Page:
Gregg Porter's Music Reviews
Destined to be one of the strongest albums of the year, the first release from this Island superduo has already made its mark on Billboard’s World Music charts. Each half of this team is a successful recording artist, and they share a connection to Amy Hanaiali`i Gilliom – Eric’s sister and Willie’s sometime musical partner.
The CD is tightly produced with a pop sensibility, while the songs are musical toes dipping into several pools. Hawaiian classics are represented by “Ahe Lau Makani,” “Ahulili” and “Napua Lei Ilima,” and Olomana’s emotional standard, “Ku`u Home O Kahalu`u” gets a gorgeous nine-and-a-half minute respectful treatment, combined with an uncredited “Ku`u Lei Awapuhi.”
There are a few pop covers on the disc, including George Harrison’s Beatle tune, “Something,” and Loggins & Messina’s “Watching the River Run.” The Tahitian traditional “Fa Mai Ra Oe” is the first “single” from the album (is that an outdated concept these days?), and there are also a handful of original compositions from each of them – more from Mr. Kahaialii than Mr. Gilliom, though Eric’s “Back to Honopo” is more stripped down than his previous solo recording.
It is always a risk to mix too many different styles on an album, particularly in the case of a debut disc, but the career experiences of these two artists have provided them with enough guidance to make this CD a great launch into the summer music season; here’s hoping their Mainland touring brings them to Seattle before year’s end.
This album has the not-so-subtle Roman numeral “III” prominently displayed on its cover, for multiple reasons – prime amongst them being that this is the group’s third album as well as their first as a trio; founding guitarists Eric Lee and Brian Mersberg have added acoustic bassist Danny Naipo.
What will most likely draw the attention of music fans to this album, however, is that it is their first all-Hawaiian outing. That, combined with the addition of Naipo, is now getting this group mentioned in the same breath as Hōkū winners such as Ho`okena, Holunape and `Ale`a.
The CD is filled with original compositions, each strong enough to stand alongside the well-researched classics (which means that there are several opportunities to add new songs to the repertoire of Hawaiian-music players.)
I’m a sucker for special treatments of songs, and the band has done one for the wedding standard, “E Maliu Mai.” The track opens with a brief narrative recording of composer Irmgard Farden `Āluli and incorporates an English-language interpretation by her daughter, I. Mihana `Āluli Souza.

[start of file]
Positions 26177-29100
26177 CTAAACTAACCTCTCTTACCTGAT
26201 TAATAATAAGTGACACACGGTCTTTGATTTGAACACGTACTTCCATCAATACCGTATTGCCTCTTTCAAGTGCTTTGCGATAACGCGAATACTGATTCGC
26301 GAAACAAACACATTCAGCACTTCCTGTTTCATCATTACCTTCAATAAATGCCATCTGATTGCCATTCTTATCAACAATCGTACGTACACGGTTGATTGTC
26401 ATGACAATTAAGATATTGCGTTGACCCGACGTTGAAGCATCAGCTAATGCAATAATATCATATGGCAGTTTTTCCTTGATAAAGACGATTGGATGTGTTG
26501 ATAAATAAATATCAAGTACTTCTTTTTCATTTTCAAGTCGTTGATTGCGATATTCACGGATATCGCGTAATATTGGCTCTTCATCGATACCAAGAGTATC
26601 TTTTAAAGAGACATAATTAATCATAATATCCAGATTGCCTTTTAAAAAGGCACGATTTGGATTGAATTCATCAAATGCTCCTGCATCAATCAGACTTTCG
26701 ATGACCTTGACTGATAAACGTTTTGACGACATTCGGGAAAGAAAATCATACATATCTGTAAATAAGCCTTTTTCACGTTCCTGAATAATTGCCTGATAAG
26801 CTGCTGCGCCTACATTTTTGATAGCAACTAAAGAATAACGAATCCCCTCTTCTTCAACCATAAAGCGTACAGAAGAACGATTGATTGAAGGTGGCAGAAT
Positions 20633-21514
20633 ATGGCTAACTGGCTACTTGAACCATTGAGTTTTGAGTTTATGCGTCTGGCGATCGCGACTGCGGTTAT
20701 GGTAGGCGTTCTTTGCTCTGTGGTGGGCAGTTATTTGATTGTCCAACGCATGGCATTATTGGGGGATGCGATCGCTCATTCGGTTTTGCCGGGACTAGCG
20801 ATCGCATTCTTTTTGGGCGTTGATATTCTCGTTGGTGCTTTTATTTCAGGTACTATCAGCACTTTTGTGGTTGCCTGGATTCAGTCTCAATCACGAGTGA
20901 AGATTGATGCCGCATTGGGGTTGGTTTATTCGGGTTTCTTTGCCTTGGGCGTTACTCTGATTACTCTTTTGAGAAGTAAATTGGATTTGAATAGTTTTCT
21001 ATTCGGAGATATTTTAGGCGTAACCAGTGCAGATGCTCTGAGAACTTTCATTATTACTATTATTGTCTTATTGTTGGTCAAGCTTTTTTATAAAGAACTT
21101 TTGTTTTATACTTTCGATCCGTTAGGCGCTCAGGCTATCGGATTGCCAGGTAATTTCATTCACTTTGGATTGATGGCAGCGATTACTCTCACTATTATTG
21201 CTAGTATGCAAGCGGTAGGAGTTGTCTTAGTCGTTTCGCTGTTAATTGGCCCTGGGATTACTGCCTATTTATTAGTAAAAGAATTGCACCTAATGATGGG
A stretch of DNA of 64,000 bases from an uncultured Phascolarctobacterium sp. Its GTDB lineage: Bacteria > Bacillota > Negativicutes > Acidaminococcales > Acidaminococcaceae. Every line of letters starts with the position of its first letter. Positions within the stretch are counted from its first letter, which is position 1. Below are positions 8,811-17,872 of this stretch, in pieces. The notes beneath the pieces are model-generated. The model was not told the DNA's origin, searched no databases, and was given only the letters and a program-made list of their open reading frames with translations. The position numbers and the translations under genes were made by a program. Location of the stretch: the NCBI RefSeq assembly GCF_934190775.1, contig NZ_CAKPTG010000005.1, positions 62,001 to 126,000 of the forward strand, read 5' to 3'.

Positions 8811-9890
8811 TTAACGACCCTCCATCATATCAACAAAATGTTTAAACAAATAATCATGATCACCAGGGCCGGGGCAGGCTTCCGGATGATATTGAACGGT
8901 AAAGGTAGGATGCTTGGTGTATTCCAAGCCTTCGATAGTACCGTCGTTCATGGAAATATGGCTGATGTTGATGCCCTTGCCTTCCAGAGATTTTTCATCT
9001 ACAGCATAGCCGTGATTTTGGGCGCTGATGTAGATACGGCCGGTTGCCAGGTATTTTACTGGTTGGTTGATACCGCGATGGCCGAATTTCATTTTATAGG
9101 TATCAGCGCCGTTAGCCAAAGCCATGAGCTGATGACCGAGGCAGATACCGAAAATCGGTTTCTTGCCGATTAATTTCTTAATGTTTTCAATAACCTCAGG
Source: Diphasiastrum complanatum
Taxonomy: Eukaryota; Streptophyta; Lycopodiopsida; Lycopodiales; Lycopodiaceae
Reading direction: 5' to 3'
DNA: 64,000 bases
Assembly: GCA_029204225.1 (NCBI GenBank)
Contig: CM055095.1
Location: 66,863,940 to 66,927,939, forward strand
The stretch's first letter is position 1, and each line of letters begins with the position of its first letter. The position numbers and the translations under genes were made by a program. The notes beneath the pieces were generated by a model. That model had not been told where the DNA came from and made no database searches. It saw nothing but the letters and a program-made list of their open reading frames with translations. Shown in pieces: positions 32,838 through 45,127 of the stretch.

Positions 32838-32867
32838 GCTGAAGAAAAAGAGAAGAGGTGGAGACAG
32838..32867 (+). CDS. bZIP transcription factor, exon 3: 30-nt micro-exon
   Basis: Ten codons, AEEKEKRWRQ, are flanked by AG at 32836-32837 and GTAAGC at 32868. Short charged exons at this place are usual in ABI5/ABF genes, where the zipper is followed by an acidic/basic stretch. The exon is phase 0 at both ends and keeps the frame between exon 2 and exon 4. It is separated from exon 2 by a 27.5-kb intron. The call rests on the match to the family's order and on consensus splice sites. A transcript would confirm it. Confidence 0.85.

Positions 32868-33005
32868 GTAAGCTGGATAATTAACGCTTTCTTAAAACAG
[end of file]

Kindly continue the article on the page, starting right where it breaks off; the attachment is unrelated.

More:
Other guest performers include pianist (and co-engineer) Kit Ebersbach, Casey Olsen on dobro and steel guitar, the Galliard String Quartet, and Mersberg’s kumu hula, Kaha`i Topolinski, chanting.
Espaniola is one of the hidden treasures of the Bay Area’s slack-key scene, so the release of his debut CD has been long anticipated. Originally from Aliamanu, he is a quadruple-threat; not only proficient on guitar, `ukulele and acoustic bass, but also as a falsetto singer. The album consists primarily of his clean, straight-ahead interpretations of beloved classics (“I Kona,” “Kalama`ula,” “Royal Hawaiian Hotel” and five others), but also includes two strong original compositions: a friendly mele named after his wife, “Hokulani,” and a gently galloping slack-key instrumental inspired by rice cooking, titled “Calroselani Slack.”
Another classic piece of Hawai`i ’s musical history is available again with this CD reissue of an album recorded live in 1962. Although less than half-an-hour long, and with limited liner notes, this recording is valuable for the moment-in-time performances captured within, featuring consummate entertainer Kaleikini, `ukulele legend Eddie Bush, singer Lani Castino, and many other (sadly uncredited) musicians and dancers.
When it comes to issuing compilations of long-unavailable material from the vast archives of Hawaiian musical history, Hula Records is known for extensive research, reflected in detailed liner notes. Continuing that tradition is this collection of highlights from the Glee Club’s albums, specifically ones issued in 1957, 1964 and 1972 (cleaned up with digital technology). While the notes tell us the story of the choir’s formation, history of directors, and conditions of the recording sessions, the selections themselves reflect changing circumstances – from unaccompanied a cappella vocals to fully orchestrated arrangements.
Coming to the area in the near future:
`Ukulele masters Herb Ohta, Jr. and Daniel Ho are planning area workshops based on their newly-published instructional guide, “Discovering the `Ukulele.” Following workshops and a concert in Eugene , they will teach at Seattle ’s Dusty Strings on Sunday, October 29; concert plans for that evening are still being worked out.
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